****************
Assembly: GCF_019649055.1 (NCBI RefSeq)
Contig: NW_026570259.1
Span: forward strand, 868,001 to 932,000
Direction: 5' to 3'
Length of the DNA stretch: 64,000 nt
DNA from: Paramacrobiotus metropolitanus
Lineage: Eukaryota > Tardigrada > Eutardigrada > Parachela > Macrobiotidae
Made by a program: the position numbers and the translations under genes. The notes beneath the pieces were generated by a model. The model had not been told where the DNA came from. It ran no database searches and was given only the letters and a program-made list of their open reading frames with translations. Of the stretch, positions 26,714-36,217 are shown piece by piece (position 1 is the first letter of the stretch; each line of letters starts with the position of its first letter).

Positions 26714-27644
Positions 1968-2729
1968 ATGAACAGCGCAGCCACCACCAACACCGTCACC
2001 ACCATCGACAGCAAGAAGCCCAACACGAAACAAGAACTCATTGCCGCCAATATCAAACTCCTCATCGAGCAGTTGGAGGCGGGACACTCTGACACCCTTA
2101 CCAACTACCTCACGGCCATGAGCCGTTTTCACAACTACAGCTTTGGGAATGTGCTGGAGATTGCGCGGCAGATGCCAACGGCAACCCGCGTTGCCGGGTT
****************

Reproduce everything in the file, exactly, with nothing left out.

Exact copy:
Assembly: GCF_019649055.1 (NCBI RefSeq)
Contig: NW_026570259.1
Span: forward strand, 868,001 to 932,000
Direction: 5' to 3'
Length of the DNA stretch: 64,000 nt
DNA from: Paramacrobiotus metropolitanus
Lineage: Eukaryota > Tardigrada > Eutardigrada > Parachela > Macrobiotidae
Made by a program: the position numbers and the translations under genes. The notes beneath the pieces were generated by a model. The model had not been told where the DNA came from. It ran no database searches and was given only the letters and a program-made list of their open reading frames with translations. Of the stretch, positions 26,714-36,217 are shown piece by piece (position 1 is the first letter of the stretch; each line of letters starts with the position of its first letter).

Positions 26714-27644
Positions 1968-2729
1968 ATGAACAGCGCAGCCACCACCAACACCGTCACC
2001 ACCATCGACAGCAAGAAGCCCAACACGAAACAAGAACTCATTGCCGCCAATATCAAACTCCTCATCGAGCAGTTGGAGGCGGGACACTCTGACACCCTTA
2101 CCAACTACCTCACGGCCATGAGCCGTTTTCACAACTACAGCTTTGGGAATGTGCTGGAGATTGCGCGGCAGATGCCAACGGCAACCCGCGTTGCCGGGTT